After taking observations and canvassing the claims to seizure of most of the ports on the coast, the commission decided unanimously in favor of Kiao-chau Bay.

Tsingtau, a modern German City on coast of China
Everything was ready for the final act of aggression when, by a special Providence, on November I, 1897, two German Catholic missionaries were murdered in the western part of Shantung province. These men hap­pened to belong to a religious order which the Kaiser had expelled from Germany but a few years before. This circumstance, however, was forgotten under the pressing necessity of obtaining immediate reparation for the outrage. On November 10, 1897, the German Asiatic squadron dropped anchor in Kiao-chau Bay. On the 14th the town of Tsingtau was seized, and the German commander issued a proclama­tion in which he formally took possession of the territories that are now embraced within the protectorate.

With the desired prize already in its grasp, the German Government entered upon negotia­tions with Pekin. By a convention signed on March 6, 1898, China was compelled to give her sanction to this seizure, and further, made the following concessions: (1) Permission to the German Government to build three lines of railroad in the province of Shantung con­necting the towns of Tsingtau, Chinanfu, the capital of the province, and Ichoufu, an im­portant city in the south; (2) the exclusive right to develop mines within a zone extending about ten miles on either side of the railroad lines; (3) preference to Germans in all enter-prizes undertaken for the development of the interior.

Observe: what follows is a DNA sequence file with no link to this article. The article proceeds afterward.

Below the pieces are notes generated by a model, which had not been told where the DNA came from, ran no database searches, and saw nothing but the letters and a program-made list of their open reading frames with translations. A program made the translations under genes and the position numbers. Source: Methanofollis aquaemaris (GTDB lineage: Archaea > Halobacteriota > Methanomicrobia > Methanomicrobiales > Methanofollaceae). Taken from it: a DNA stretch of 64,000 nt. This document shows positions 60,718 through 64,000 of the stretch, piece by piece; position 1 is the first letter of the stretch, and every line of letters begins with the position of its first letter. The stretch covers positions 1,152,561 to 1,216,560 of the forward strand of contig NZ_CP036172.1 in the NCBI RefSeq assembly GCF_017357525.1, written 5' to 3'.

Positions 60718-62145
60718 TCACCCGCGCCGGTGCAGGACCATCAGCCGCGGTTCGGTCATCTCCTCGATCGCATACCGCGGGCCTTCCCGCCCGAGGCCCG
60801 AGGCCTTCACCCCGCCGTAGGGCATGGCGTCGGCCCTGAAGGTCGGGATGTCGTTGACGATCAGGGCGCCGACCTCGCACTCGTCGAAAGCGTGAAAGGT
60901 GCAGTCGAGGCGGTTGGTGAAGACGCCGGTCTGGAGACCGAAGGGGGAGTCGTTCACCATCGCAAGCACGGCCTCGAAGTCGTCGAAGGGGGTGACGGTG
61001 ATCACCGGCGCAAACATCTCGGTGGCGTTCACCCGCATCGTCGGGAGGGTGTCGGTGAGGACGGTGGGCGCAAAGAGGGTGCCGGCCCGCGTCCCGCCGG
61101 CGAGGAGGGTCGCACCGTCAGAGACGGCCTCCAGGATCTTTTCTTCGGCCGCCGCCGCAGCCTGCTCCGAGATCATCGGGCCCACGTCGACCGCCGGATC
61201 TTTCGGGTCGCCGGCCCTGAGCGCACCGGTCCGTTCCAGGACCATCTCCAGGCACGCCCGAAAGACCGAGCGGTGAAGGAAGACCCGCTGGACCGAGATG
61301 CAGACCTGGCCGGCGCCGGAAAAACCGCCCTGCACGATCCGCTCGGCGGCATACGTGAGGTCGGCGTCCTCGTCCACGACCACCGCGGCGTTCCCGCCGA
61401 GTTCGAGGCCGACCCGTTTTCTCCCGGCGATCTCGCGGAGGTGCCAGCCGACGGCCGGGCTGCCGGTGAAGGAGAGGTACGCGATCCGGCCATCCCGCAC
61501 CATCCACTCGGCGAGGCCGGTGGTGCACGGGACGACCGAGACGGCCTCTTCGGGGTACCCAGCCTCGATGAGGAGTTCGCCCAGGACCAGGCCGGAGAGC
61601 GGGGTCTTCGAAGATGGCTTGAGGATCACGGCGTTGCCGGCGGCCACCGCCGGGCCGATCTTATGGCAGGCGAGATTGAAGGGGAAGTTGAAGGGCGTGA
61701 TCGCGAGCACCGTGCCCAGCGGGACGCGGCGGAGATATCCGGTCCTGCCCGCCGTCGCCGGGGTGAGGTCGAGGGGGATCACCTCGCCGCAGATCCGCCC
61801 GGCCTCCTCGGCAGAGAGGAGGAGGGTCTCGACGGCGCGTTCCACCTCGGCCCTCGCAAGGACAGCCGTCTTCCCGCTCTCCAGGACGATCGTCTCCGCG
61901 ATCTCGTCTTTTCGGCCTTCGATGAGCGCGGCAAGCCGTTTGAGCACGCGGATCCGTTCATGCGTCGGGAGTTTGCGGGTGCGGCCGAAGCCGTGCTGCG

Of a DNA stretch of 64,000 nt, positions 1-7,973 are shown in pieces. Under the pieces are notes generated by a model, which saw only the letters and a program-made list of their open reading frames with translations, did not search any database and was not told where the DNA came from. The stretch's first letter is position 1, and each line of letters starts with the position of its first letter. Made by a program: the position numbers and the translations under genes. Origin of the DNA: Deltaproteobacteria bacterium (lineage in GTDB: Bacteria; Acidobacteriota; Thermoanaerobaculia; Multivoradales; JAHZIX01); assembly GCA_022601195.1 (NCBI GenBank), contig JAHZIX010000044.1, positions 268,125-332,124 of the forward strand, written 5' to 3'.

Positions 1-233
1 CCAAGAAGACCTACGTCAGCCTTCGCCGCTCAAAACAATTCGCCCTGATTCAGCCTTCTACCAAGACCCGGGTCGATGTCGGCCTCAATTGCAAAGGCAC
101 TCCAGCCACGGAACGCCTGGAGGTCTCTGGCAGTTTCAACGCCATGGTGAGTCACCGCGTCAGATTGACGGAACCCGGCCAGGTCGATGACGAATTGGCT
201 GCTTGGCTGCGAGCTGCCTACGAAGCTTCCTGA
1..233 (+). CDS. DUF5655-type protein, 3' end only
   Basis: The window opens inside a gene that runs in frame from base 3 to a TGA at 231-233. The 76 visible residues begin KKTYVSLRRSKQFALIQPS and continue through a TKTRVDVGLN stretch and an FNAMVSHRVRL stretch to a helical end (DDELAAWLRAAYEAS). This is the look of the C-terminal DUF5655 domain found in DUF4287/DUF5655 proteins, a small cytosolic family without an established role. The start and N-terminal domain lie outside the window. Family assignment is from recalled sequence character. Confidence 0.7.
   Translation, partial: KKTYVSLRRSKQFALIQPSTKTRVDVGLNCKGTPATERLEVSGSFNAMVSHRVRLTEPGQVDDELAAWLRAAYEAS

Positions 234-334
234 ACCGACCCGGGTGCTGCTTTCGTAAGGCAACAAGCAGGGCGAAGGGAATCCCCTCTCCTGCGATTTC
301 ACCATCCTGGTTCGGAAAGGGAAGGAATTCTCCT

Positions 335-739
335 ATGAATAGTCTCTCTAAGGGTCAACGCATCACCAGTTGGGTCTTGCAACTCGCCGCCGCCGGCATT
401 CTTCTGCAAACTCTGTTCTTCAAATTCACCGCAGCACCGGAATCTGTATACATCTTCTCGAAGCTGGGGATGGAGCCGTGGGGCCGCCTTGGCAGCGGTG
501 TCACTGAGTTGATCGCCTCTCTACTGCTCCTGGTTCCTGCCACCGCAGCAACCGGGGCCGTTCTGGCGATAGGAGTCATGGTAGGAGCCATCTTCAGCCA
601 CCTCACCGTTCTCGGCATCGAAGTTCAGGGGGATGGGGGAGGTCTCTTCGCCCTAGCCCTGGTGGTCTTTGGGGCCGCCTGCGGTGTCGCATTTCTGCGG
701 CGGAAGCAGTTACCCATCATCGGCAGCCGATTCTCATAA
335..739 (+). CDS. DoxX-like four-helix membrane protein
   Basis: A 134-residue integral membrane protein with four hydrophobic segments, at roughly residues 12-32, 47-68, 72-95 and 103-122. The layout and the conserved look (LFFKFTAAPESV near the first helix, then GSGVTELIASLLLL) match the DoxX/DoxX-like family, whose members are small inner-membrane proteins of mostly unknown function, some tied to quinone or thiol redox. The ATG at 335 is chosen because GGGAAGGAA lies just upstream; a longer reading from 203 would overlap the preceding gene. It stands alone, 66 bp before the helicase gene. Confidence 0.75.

Immediately after the seizure, and without awaiting the termination of the negotiations at Pekin, the German Government proceeded with the strategic and commercial development of the territory. The old Chinese town of Tsingtau was razed, and on its site the German town was built. From the top of a command­ing eminence the administration building over­looks the sea, the city, and the expanse of Kiao-­chau Bay behind the city to the north. The Gouvernements Hugel, as it is called, forms the centre of a scheme of boulevards, chaussees, and well-ordered streets. The seashore has been faced by a massive wall along the top of which extends the Kaiser Wilhelm lifer, a fine driveway, where of an evening may be seen driving or promenading the officialdom of Kiao­-chau, the uniformed officers of the army and navy, and the substantial business folk. On this chaussee stands the imposing Hotel Prince Heinrich, an important adjunct to the social life of the community.